Over the Love – Florence + the Machine
The party dies down as ‘Over the Love’ plays, and Catherine reveals that she has some secret knowledge. Though this is just a background track that is hard to hear in the movie, there is plenty of connection between it and the story. Most notably, the line “just give me the green light” alludes to the green light on Daisy’s dock that Gatsby constantly watches. This light is symbolic of everything Gatsby wants- there is “green light in [his] eyes and [his] lover on [his] mind.”
Where the Wind Blows – Coco O
This song plays as Nick and Gatsby socialize at the hairdressing salon. Tom appears, and Gatsby immediately gets uncomfortable and slips away. ‘Where the Wind Blows’ talks about wanting to avoid commitment and follow wherever life takes you. Gatsby can’t exactly relate to this sentiment, and the line “yes, we all need someone, but sometimes we need that interference” relates to his need for Daisy and the interference that is Tom.
Crazy in Love – Emeli Sandé, The Bryan Ferry Orchestra
An orchestral version of Beyonce’s ‘Crazy in Love’ plays as workers hired by Gatsby revamps Nick’s garden. Nick’s bewildered expressions and Gatsby’s love for control make for a scene with great dry humor. Most of Gatsby’s motivation for doing this is to get Daisy to come to his own house eventually, hence the aptly titled song ‘Crazy in Love.’
Related: Check out this sweet falling in love songs playlist.
Together – The xx
At this point in the movie, Gatsby has all but withdrawn from society. Daisy has begun to visit him in secret, but the threat of being found out hangs over them. The ceaseless, echoing beat adds that feeling of suspense that this secret cannot be kept forever. ‘Together’ is a duet, so it feels like Gatsby and Daisy are singing to each other “together, to be, together and be,” trying to stay safe in their bubble of love.
Hearts a Mess – Gotye
Hearts a Mess’ is used in the end credits of The Great Gatbsy. Lines like “let me occupy your mind as you do mine,” “your heart’s a mess,” and “love ain’t safe” really capture the emotions of Gatsby. He’s been tortured by the what-ifs his love for Daisy left behind, and he spent so long chasing after her. His heart is a mess, and he desperately wants Daisy to feel consumed by love the same way he is.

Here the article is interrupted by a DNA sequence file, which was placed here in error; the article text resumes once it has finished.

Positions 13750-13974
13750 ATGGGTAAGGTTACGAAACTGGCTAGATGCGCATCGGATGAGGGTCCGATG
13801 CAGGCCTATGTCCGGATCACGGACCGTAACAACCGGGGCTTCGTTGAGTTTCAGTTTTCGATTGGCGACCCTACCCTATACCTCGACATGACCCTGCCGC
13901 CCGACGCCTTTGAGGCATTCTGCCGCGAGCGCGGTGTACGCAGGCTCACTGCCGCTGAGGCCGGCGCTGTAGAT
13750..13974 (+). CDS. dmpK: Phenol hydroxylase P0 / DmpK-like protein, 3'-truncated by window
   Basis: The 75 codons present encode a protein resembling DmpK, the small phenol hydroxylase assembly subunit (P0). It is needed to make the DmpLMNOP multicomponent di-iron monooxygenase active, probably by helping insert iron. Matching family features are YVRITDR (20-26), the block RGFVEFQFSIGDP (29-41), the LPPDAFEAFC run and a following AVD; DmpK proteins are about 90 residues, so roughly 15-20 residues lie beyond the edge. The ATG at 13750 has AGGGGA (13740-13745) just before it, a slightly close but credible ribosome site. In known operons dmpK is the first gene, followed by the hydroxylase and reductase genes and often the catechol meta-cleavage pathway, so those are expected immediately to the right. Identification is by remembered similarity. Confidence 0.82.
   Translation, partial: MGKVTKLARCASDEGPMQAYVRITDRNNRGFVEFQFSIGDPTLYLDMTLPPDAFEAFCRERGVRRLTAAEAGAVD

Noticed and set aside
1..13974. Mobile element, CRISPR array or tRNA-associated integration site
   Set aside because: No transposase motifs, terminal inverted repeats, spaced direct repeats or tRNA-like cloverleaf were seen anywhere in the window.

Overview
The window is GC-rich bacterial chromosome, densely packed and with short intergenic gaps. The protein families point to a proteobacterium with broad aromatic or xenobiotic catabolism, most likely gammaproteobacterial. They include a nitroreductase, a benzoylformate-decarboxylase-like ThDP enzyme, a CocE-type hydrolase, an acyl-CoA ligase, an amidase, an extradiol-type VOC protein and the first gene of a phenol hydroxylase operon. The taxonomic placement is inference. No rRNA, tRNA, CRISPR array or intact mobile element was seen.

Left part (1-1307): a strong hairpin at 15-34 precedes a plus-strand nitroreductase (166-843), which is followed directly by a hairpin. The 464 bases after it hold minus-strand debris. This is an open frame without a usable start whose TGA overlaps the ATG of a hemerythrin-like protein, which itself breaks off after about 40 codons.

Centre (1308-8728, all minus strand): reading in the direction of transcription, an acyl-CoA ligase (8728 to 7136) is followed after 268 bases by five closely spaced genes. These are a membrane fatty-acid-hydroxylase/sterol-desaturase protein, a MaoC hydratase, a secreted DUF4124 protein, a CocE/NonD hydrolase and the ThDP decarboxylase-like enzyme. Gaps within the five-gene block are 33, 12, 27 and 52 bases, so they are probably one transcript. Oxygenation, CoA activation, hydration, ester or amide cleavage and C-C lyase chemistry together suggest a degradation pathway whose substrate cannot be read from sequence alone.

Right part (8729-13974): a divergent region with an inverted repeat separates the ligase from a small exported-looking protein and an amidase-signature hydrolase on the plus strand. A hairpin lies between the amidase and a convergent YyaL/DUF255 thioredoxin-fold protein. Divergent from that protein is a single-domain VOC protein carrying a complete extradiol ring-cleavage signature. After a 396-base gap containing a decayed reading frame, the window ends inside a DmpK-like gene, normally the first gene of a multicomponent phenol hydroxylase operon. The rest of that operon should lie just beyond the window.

Love is Blindness – Jack White
One of the most dramatic scenes of the movie is the death of Myrtle, Tom’s mistress. ‘Love is Blindness’ plays as Daisy accidentally hits Myrtle with Gatsby’s car, but we don’t find this out until later because Gatsby takes the blame. This song is remorseful and cinematic, singing, “love is blindness, I don’t want to see.”
Into the Past – Nero
Into the Past’ is the song that takes us through the dramatic closing to Gatsby’s life. Straining strings and ambient instrumentation build as Gatsby is shot by Myrtle’s husband, falling into the pool with Daisy’s name on his lips. The scene stretches out, letting the shock of his death sink in before we start to hear Nick’s frantic voice, asking if everything’s okay.
Related: Listen to our playlist of songs about losing someone.
Kill and Run – Sia
This song is used in the movie’s ending credits, directly relating to the murders of both Myrtle and Gatsby. Each of these killings was a “kill and run” because neither assailant directly paid for their crimes (at least not in the eyes of the law). Gatsby took the fall for Daisy’s murder of Myrtle, and Myrtle’s husband took his own life after killing Gatsby. Sia’s vocals and the orchestra build to an intense pinnacle that makes us feel the destruction and emotion of what these characters’ choices caused.